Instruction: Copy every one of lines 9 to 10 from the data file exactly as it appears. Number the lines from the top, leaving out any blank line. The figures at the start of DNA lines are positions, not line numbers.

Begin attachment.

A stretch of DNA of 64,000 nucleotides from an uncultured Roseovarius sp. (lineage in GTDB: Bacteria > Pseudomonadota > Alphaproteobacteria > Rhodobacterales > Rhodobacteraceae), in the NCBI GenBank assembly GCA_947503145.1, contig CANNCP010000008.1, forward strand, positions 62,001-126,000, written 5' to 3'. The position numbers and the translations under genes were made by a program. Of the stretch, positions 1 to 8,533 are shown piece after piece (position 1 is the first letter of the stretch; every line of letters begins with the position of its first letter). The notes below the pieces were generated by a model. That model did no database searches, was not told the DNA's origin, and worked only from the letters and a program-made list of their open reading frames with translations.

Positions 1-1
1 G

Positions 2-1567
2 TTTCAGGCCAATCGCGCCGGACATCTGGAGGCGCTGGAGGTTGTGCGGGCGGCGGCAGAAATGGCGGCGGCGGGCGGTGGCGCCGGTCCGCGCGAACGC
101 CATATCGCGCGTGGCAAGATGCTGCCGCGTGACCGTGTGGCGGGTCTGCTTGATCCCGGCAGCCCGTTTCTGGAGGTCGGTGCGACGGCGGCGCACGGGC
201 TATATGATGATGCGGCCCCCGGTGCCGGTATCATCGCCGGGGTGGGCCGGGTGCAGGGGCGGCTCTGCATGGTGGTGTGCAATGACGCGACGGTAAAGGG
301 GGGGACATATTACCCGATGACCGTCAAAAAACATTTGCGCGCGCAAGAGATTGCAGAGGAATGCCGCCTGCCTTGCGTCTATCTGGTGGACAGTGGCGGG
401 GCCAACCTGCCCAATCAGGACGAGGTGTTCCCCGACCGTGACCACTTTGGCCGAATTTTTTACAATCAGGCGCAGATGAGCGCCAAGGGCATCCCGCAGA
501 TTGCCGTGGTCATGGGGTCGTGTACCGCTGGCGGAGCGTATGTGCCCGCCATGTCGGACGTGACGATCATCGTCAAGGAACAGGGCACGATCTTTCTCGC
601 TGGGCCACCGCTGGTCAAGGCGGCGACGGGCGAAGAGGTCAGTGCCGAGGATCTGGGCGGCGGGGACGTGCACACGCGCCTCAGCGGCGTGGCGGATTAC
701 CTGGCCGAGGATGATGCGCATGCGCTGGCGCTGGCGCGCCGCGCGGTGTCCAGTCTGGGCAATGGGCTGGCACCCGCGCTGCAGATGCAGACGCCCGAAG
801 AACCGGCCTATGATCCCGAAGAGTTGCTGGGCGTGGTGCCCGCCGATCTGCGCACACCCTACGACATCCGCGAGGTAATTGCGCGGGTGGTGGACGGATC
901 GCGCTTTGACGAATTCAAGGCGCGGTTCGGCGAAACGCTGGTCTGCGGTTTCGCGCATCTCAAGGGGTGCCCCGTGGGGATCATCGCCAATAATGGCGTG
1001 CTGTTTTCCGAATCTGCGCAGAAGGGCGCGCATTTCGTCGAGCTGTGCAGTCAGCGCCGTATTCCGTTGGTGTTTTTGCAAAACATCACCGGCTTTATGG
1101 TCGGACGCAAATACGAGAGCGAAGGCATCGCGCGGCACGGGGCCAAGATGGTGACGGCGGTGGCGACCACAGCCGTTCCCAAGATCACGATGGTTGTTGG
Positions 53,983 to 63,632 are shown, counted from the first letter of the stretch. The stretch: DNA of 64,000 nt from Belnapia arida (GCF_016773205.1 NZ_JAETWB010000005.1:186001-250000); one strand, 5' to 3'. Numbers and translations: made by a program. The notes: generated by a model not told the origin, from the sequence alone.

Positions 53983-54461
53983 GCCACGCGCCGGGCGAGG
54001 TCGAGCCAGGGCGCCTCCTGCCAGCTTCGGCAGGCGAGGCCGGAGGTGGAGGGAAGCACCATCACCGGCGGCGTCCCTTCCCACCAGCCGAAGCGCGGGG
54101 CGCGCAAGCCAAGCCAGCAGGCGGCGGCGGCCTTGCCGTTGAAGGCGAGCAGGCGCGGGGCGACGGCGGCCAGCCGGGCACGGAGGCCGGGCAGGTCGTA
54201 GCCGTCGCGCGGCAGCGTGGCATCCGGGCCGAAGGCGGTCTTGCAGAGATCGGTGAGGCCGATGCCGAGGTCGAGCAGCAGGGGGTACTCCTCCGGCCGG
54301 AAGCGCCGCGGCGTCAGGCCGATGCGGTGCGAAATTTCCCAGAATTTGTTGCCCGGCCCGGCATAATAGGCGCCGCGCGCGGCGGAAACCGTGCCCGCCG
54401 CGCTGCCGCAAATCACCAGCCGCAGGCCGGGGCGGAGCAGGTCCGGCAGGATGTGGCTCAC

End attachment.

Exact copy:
401 GCCAACCTGCCCAATCAGGACGAGGTGTTCCCCGACCGTGACCACTTTGGCCGAATTTTTTACAATCAGGCGCAGATGAGCGCCAAGGGCATCCCGCAGA
501 TTGCCGTGGTCATGGGGTCGTGTACCGCTGGCGGAGCGTATGTGCCCGCCATGTCGGACGTGACGATCATCGTCAAGGAACAGGGCACGATCTTTCTCGC